Statin therapy is now recommended for approximately 33 million Americans who don’t have cardiovascular disease (CVD), but have an estimated 10-year CV risk of 7.5% or higher. These individuals also have LDL cholesterol between 70 mg/dL and 189 mg/dL, according to new guidelines issued Nov. 12 by the American College of Cardiology and the American Heart Association.
Statin therapy is now recommended for approximately 33 million more Americans who don’t have cardiovascular disease (CVD), but have an estimated 10-year CV risk of 7.5% or higher. These individuals also have LDL cholesterol between 70 mg/dL and 189 mg/dL, according to new guidelines issued Nov. 12 by the American College of Cardiology and the American Heart Association.
The new cholesterol recommendations identify four major groups of adults who could benefit from moderate- to high-intensity statin therapy: patients who are 75 years and younger with clinical CVD, patients with LCL cholesterol of 190 mg/dL or more, patients with type 1 and 2 diabetes who are 40 to 75 years old, and patients who are 40 to 75 years with an estimated 10-year CV risk of 7.5% or more and whose LDL cholesterol is between 70 mg/dL and 189 mg/dL.
“Despite an extensive review, we were unable to find solid evidence to support continued use of specific LDL-C or non-HDL-C treatment targets,” said Neil J. Stone, MD, Bonow Professor of Medicine at Northwestern University Feinberg School of Medicine and chair of the expert panel for the cholesterol guidelines, quoted by the American Pharmacists Association.
This is a major shift from the 2002 cholesterol guideline that recommended statin therapy only for individuals with a 10-year CV risk level above 20%. The old guideline did not take into account the risk for stroke, only the risk for heart disease, according to a American Heart Association report.
“We’ve been undertreating people who need statin therapy in this country,” said AHA volunteer Donald Lloyd-Jones, MD, also a member of the expert panel. “Statins lower cholesterol levels, but what they really target is overall cardiovascular risk.”
In addition to the cholesterol guideline, revised guidelines were released for diet/exercise, obesity, and risk assessment, according to the AHA.
A new lifestyle management guideline for individuals with elevated cholesterol and blood pressure recommends a diet that includes fruits, vegetables, whole grains, low-fat dairy products, poultry, fish, and nuts, but limits consumption of red meats and food/drinks with sugar. A diet that limits sodium to 2,400 mg daily should be considered for patients with hypertension. Exercise should consist of 40 minutes of moderate to vigorous aerobic exercise three to four times per week.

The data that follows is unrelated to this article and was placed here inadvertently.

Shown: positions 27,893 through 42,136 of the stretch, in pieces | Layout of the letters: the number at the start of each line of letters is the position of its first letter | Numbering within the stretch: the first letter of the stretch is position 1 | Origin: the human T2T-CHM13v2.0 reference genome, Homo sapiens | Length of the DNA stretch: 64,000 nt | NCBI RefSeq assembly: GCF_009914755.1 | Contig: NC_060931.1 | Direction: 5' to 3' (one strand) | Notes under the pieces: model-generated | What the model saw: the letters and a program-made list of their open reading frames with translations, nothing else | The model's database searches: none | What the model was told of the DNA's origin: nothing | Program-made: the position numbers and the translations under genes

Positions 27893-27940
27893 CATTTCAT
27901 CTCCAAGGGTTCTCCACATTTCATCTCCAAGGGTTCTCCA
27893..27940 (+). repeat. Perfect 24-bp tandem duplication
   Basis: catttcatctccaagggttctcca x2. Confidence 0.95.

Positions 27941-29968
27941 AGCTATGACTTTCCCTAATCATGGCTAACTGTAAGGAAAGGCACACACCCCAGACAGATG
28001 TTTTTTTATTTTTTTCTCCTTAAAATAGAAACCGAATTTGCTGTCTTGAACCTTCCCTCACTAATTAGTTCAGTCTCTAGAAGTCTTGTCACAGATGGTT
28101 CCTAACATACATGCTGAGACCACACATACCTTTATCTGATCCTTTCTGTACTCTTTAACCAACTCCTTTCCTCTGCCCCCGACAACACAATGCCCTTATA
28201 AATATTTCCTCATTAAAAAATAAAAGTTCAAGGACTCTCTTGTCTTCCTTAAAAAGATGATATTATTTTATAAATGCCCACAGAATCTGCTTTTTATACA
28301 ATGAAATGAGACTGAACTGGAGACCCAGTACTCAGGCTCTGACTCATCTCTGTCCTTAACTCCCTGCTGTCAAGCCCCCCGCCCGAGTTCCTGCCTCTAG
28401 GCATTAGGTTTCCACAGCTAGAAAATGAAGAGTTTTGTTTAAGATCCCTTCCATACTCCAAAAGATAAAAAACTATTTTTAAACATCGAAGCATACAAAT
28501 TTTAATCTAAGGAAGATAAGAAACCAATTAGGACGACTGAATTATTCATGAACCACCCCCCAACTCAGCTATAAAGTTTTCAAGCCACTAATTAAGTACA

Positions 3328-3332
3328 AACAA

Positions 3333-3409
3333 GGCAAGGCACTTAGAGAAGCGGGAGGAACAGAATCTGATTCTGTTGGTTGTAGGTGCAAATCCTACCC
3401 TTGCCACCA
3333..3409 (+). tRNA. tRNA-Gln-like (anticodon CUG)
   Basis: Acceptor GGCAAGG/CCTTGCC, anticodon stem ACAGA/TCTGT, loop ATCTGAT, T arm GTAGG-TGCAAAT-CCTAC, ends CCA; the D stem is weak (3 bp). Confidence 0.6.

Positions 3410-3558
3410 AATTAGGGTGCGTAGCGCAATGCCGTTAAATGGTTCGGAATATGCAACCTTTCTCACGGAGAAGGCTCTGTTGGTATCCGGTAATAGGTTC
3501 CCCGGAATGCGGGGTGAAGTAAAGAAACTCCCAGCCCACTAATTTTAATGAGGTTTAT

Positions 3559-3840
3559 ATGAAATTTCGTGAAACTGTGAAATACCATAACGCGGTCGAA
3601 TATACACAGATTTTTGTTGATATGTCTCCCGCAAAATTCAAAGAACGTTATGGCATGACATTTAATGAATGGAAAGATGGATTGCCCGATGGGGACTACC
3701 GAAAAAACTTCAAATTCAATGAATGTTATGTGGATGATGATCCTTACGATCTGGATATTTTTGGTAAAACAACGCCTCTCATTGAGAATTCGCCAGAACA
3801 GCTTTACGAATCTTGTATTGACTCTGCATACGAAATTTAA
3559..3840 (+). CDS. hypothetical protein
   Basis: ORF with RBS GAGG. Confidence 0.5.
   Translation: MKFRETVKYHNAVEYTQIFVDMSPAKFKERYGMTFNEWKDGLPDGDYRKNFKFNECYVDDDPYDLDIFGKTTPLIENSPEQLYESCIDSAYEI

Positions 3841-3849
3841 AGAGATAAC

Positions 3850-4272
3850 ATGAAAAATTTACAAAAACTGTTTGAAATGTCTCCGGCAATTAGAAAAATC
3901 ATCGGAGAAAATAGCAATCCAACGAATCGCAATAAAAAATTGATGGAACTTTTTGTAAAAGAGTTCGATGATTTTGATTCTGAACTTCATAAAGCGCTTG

Recommendations for obese patients will help clinicians identify patients who need to lose weight, will match treatment with risk profiles, offer diets for weight loss, lifestyle intervention, and counseling, as well as aid in the selection of candidates for bariatric surgery.
Healthcare providers are advised to measure height and weight in order to calculate body mass index (BMI) during annual visits or more often. Overweight and obese patients are defined by a BMI of >25.0-29.9 kg/m2 or >30 kg/m2, respectively. Waist circumference also should be measured annually or more often in overweight and obese patients.
“Advise adults that the greater the waist circumference, the greater the risk of CVD, type 2 diabetes, and all-cause mortality,” the obesity guideline stated.
Patients should be counseled that lifestyle changes as modest as sustained weight loss of 3% to 5% can produce clinical health benefits in terms of reductions in triglycerides, blood glucose, hemoglobin A1C, and the risk of type 2 diabetes. Losing more weight will reduce blood pressure, improve cholesterol levels, and reduce the need for drugs to control blood pressure, cholesterol, and blood glucose.
Bariatric surgery can be considered in adults with BMI >40 or >35 with obesity-related comorbid conditions who have not responded to behavioral treatment or pharmacotherapy to achieve sufficient weight loss. There is no sufficient evidence to recommend either for or against bariatric surgery for adults with a BMI <35.
“The panel did not choose to deal with various aspects of pharmacotherapy … since at the time the CQs were chosen there was only one approved medication (orlistat) for weight loss,” the expert panel wrote.
The guideline for risk assessment of CVD no longer follows the Framingham 10-year risk score estimates of coronary heart disease. New equations were developed to incorporate sex, race, age, treated/untreated systolic blood pressure level, total, and HDL-cholesterol levels, smoking status, and history of diabetes.